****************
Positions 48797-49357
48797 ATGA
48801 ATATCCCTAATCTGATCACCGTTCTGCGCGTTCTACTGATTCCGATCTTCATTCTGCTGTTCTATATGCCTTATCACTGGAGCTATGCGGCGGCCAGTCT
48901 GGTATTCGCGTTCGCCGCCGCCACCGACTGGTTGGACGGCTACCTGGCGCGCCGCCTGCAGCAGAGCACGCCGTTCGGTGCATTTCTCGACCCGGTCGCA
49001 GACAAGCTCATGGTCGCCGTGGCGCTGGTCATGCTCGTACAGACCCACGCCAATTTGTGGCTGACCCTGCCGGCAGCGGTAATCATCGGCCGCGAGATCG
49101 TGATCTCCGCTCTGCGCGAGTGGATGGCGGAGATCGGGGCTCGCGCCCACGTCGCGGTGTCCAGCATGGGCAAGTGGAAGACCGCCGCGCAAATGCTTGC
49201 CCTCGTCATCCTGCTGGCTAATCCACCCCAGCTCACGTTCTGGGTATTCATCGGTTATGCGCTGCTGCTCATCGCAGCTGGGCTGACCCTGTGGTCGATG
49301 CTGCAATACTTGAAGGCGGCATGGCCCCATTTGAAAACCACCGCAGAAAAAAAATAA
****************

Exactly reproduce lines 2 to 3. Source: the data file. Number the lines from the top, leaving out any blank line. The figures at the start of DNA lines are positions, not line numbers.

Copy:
48797 ATGA
48801 ATATCCCTAATCTGATCACCGTTCTGCGCGTTCTACTGATTCCGATCTTCATTCTGCTGTTCTATATGCCTTATCACTGGAGCTATGCGGCGGCCAGTCT